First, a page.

|Minnis denies PMH leaked outbreak details to FNM|
Guardian Senior Reporter
Published: Aug 04, 2012
Free National Movement (FNM) Leader Dr. Hubert Minnis denied that an administrator within Princess Margaret Hospital (PMH) leaked him information about a bacteria outbreak in the Neonatal Intensive Care Unit (NICU) before Minister of Health Dr. Perry Gomez knew about it.
Minnis said it appeared that Gomez was trying to shift blame onto someone else, and it appears Gomez did not have a handle on ministerial responsibilities.
“He’s the minister and one of the first things you should have is proper communication between all your agencies,” Minnis said yesterday. “For him to have said that he was informed late, I think that’s very poor.”
He added: “There’s been no leak between myself and administration so he should not try to blame anybody he should take full responsibility for his ministry. Administrators are professionals and they informed me of nothing – he should not try and impugn their character.”
Minnis was responding to comments Gomez made in the House of Assembly on Thursday as he gave Parliamentarians a breakdown of the outbreak that killed two babies and sickened six others in NICU. The outbreak of Acinetobacter bauminii was first discovered in the hospital at the end of June.
Gomez also confirmed on Thursday that five people inside the hospital’s Intensive Care Unit (ICU) tested positive for the bacteria but were “not ill”.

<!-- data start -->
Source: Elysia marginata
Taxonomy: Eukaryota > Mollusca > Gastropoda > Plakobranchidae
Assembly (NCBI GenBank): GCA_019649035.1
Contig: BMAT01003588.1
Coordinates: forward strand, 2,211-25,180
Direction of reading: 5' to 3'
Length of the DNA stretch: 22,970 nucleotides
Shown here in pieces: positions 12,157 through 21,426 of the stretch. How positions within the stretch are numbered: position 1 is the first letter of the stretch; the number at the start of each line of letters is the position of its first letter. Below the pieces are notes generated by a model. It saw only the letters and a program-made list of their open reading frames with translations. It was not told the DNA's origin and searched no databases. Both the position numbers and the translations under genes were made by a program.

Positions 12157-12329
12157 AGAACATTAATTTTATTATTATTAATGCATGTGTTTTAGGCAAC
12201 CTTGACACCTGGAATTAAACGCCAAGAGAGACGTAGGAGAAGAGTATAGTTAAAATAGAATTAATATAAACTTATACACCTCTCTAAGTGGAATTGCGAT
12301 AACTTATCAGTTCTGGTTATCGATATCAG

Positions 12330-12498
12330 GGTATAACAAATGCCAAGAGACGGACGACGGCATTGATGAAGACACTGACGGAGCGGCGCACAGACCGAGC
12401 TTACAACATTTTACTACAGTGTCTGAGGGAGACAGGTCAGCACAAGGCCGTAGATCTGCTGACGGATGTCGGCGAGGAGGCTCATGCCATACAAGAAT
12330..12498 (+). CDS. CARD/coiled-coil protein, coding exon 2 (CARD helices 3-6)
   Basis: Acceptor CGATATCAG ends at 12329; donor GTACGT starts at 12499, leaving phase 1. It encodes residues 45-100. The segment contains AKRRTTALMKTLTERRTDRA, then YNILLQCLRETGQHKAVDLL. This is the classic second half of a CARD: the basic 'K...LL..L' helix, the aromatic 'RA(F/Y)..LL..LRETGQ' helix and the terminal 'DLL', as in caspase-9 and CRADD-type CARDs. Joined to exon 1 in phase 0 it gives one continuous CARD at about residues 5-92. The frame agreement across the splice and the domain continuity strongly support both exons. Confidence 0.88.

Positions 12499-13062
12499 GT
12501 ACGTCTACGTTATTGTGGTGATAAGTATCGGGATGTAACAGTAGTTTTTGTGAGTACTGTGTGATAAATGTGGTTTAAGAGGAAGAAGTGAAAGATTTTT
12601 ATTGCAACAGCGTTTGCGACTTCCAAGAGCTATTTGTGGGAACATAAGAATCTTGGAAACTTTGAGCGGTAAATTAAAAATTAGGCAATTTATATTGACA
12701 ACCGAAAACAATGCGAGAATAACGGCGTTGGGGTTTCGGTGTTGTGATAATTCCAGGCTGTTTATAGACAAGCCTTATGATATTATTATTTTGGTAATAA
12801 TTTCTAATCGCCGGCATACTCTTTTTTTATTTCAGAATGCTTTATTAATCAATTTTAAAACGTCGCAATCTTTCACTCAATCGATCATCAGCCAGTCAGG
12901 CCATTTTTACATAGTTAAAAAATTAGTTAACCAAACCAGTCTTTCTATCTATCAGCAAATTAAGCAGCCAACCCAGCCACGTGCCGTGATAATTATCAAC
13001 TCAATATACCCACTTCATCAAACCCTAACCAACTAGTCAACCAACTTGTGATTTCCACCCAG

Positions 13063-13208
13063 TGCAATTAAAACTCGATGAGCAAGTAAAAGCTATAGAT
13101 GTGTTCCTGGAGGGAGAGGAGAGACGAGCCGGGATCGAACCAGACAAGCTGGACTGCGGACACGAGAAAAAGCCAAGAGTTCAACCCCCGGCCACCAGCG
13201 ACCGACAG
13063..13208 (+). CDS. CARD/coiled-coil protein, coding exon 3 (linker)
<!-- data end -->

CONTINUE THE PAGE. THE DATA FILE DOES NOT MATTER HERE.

The first child infected with the bacterium died on July 4, the second on July 17 and an outbreak was declared on July 18. However, officials did not make the outbreak public until July 20. But Minnis questioned Gomez on the matter in the House of Assembly on July 18.
Last week, Gomez said the outbreak was not properly handled and that the hospital should have notified his ministry about the situation sooner.
On Thursday, Gomez said government will hire a Caribbean physician to investigate the hospital’s management of the outbreak.
Professor Stan Read, former chief of infectious diseases at the Hospital for Sick Children in Toronto, has also been retained to help clear up the outbreak along with the Public Health Agency of Canada and the Pan American Health Organization (PAHO).
Yesterday, Minnis commended the government for engaging international assistance in its investigation.
“Them involving PAHO is the right way to go. . .you would have PAHO come in and see what may have been the etiological factor and follow the advice of the international agencies. That is what all governments would usually do,” he said.